Architectural Model. Source: WhiteClouds
Architectural Model. Source: WhiteClouds

The Health Sciences Education Building at the University of Arizona has been spotlighted by a number of architectural publications for its unique design. The building is known for the way it incorporates the natural elements of the Phoenix area into the features of the building. Archdaily.com states, “Akin to the natural forces that shape the Earth’s geology, the copper skin is fissured, formed, bent, pressed, and perforated, creating beauty from a functional building need.” The building was designed by CO Architects and constructed by DPR and Sundt in a joint venture.

Here at WhiteClouds, we decided this was a good building to demonstrate our 3D design and 3D printing expertise to create a 3D-printed architectural model of the Health Sciences Education Building. Kelly Root, WhiteClouds Designer, was the lead designer on the project.

“This was an interesting building with a lot of unique detail in the walls,” said Root. “Building the model was a compromise between making the model like the actual building, while exaggerating the detail to make sure it’s actually visible in the print.” Root used a basic plan and images to create the 3D digital file before sending it to a ProJet 660Pro 3D printer to be printed.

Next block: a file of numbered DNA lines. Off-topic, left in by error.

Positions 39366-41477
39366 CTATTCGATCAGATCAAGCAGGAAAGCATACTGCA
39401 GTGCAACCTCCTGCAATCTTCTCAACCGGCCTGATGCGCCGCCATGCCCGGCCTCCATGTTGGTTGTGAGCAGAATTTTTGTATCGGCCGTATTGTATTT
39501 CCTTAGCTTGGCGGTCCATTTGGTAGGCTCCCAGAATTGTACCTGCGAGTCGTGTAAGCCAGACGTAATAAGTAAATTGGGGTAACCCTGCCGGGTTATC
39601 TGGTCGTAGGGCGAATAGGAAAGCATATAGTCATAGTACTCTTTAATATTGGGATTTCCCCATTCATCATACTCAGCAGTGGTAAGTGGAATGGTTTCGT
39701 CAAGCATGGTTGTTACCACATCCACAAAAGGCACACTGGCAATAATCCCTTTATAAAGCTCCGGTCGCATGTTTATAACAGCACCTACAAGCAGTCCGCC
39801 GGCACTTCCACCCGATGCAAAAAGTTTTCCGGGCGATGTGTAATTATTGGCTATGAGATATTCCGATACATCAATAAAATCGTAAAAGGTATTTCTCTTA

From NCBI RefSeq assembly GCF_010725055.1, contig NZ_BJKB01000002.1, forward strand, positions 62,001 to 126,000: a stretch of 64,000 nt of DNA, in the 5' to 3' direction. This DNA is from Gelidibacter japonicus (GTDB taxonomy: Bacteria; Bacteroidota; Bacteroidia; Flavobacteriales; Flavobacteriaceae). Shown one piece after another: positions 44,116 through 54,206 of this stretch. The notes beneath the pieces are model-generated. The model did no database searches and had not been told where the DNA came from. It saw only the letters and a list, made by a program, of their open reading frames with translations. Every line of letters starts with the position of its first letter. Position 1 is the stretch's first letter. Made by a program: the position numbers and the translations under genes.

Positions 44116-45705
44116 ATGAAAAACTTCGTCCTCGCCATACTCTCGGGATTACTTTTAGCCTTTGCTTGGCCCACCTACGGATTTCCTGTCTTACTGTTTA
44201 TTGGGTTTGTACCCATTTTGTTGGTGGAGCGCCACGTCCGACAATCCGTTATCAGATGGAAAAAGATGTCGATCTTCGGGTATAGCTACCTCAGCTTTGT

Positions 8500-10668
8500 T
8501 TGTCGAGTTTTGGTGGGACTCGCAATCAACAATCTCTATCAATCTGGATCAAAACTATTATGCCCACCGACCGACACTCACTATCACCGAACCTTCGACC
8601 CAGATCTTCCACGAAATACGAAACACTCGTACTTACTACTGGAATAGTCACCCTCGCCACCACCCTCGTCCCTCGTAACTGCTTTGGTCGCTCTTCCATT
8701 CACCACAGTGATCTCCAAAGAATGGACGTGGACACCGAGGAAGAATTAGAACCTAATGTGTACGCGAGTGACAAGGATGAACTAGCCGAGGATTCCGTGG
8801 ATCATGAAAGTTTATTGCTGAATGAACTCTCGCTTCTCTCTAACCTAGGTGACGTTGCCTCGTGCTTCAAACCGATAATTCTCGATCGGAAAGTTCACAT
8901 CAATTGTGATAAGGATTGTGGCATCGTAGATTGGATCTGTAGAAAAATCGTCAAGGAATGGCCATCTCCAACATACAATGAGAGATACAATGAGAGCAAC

The commercial scale model was 3D printed using a technology called binder jetting. The printer lays down a thin layer powder. Then a print head binds the particles together precisely. Another layer of powder is deposited and the process repeats until the model is complete. While this architectural model is monochrome, the ProJet 660Pro is capable of printing full-color models as well.   

Learn more about 3D-printed home models.  

Model Specs:

  • Designer: Kelly Root
  • Number of Layers: 1243
  • Layer Resolution: 89 Microns (Slightly thinner than a human hair).
  • Build time: 12 hours, 40 minutes
  • Dimensions: 12.25 x 9.92 x 4.97”
  • Printer: ProJet 660Pro
  • Software Used: Maya

Learn more about 3D-printed home models.